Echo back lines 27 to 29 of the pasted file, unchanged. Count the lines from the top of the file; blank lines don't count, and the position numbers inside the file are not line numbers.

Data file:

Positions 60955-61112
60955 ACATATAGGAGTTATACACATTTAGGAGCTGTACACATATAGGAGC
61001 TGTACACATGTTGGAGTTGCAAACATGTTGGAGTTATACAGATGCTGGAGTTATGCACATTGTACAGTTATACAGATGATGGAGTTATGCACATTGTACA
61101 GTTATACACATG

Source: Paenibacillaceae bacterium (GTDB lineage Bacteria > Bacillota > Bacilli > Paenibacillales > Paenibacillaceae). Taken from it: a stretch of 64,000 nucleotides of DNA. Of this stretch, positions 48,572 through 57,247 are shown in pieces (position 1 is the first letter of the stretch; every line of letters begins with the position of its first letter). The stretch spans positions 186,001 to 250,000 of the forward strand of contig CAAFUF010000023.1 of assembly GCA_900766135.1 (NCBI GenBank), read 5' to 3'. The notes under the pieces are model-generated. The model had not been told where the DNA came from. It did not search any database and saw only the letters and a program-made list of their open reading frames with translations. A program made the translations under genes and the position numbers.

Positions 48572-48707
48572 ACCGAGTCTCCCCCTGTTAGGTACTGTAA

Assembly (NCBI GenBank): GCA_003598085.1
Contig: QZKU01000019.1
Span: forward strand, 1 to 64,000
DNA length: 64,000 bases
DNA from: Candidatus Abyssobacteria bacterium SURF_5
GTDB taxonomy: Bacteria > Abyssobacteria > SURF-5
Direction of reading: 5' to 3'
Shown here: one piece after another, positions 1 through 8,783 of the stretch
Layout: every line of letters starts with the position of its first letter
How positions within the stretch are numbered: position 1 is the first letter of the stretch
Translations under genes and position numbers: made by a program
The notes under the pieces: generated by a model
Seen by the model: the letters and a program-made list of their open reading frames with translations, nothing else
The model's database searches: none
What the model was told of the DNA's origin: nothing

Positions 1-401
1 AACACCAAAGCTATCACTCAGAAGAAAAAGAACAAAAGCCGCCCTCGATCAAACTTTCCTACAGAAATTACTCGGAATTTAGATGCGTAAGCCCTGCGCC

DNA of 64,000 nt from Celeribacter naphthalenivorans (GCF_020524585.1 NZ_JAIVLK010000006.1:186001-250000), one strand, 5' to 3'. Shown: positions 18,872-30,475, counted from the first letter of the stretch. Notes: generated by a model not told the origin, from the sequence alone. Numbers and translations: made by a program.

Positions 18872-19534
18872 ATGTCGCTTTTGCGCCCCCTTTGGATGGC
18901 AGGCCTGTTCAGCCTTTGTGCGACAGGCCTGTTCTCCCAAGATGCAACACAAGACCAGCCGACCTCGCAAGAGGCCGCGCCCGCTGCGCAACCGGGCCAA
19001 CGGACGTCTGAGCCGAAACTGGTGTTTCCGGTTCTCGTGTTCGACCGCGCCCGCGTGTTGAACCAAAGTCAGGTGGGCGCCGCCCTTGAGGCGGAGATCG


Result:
18872 ATGTCGCTTTTGCGCCCCCTTTGGATGGC
18901 AGGCCTGTTCAGCCTTTGTGCGACAGGCCTGTTCTCCCAAGATGCAACACAAGACCAGCCGACCTCGCAAGAGGCCGCGCCCGCTGCGCAACCGGGCCAA
19001 CGGACGTCTGAGCCGAAACTGGTGTTTCCGGTTCTCGTGTTCGACCGCGCCCGCGTGTTGAACCAAAGTCAGGTGGGCGCCGCCCTTGAGGCGGAGATCG